Moving Average Crosses
Another popular trading strategy with moving averages is used when you have two moving average lines crossing over each other. This is popular with swing traders. You only trade when the two averages cross into a golden cross or a death cross. Golden crosses signal a long trade; your faster-moving average crosses above your slower moving average. Death Crosses signal a short trade; the faster MA crosses below the slow MA.
Look at the example below and the percent gained if you traded each cross. Again, this is using your 12 and 26 EMA on a 12-hour chart.
Hopefully, this article gave you a better understanding of moving averages. Remember, this article is for educational purposes and is not to be used as financial advice.
As always, manage your risk and use a stop loss. Remember that moving averages are lagging indicators. They are meant to be used with other indicators! The strategies above do not guarantee success. But if you manage your risk over time, you can be successful using them. Good luck!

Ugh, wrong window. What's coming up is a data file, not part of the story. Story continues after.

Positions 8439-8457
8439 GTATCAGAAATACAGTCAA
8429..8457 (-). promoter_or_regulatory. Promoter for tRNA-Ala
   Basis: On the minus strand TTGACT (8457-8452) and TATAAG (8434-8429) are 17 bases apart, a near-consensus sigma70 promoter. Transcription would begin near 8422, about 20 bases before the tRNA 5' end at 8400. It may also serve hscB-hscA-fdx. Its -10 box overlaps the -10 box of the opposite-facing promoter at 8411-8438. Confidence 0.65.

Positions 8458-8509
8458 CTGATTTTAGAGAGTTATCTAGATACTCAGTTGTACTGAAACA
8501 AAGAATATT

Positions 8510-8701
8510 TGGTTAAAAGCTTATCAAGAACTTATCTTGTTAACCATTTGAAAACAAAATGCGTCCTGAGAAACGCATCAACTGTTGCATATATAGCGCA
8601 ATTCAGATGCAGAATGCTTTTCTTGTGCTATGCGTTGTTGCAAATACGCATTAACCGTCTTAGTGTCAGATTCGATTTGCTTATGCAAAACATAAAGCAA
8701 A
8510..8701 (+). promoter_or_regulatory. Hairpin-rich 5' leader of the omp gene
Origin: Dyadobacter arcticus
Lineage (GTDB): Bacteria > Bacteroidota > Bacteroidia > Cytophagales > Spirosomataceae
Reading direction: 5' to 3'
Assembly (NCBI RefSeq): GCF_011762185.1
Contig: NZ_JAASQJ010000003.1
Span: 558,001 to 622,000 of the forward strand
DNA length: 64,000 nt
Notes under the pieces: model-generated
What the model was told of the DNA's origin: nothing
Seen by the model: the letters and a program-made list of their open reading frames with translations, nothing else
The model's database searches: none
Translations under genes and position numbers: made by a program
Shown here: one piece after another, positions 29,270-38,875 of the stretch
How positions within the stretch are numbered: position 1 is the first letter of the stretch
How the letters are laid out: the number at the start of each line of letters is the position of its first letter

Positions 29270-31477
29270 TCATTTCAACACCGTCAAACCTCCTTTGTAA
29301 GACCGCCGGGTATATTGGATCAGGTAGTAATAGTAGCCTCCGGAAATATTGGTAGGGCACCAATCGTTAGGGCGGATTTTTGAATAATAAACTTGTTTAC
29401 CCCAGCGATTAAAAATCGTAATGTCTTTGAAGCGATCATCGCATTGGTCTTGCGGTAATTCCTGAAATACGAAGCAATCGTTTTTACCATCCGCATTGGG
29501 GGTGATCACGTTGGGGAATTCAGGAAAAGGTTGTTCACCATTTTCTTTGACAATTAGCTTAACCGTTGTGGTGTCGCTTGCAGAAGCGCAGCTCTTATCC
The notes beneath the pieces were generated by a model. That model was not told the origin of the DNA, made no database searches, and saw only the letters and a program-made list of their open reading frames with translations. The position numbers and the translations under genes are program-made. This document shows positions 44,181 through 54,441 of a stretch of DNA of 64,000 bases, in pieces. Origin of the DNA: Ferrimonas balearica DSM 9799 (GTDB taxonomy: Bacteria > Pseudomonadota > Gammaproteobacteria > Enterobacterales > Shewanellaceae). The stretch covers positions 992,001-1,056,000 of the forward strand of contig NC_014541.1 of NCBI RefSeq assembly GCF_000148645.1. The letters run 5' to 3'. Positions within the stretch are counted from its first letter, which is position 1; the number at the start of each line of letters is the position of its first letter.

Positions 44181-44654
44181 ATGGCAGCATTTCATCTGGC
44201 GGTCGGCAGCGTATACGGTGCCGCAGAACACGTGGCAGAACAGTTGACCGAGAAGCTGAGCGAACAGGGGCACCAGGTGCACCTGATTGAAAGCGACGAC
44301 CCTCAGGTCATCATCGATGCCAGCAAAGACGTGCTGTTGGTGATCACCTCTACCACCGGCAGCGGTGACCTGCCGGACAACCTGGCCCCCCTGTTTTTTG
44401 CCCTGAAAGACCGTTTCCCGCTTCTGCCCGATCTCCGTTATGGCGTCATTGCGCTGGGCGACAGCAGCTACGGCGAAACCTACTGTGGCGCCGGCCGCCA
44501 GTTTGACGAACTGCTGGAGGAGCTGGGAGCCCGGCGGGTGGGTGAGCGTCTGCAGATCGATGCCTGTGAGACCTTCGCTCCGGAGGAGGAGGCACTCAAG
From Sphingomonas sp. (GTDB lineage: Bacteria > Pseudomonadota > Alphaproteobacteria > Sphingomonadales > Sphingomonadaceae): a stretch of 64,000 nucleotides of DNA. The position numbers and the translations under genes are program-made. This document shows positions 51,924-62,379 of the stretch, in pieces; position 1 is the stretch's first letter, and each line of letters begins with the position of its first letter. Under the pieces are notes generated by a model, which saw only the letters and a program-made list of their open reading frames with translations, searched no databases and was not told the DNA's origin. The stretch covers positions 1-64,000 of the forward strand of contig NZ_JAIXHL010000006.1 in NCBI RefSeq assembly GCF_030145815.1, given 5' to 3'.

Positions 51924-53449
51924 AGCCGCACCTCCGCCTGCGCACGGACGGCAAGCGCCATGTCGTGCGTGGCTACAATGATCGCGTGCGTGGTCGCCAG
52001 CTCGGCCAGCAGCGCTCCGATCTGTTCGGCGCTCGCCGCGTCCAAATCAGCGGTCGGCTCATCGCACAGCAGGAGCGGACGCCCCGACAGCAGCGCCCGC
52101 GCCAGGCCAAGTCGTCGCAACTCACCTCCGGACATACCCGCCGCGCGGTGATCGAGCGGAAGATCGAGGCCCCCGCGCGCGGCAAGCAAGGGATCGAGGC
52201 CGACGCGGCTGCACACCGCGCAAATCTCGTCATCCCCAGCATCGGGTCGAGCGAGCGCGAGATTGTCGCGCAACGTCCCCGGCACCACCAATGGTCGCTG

This article was written to the best of our knowledge with the information available to us. We do not guarantee that every bit of information is completely accurate or up-to-date. Please use this information as a complement to your own research. Nothing we write in any of our articles is intended as investment advice nor as an endorsement to buy/sell/hold anything. Cryptocurrency investments are inherently risky so you should never invest more than you can afford to lose.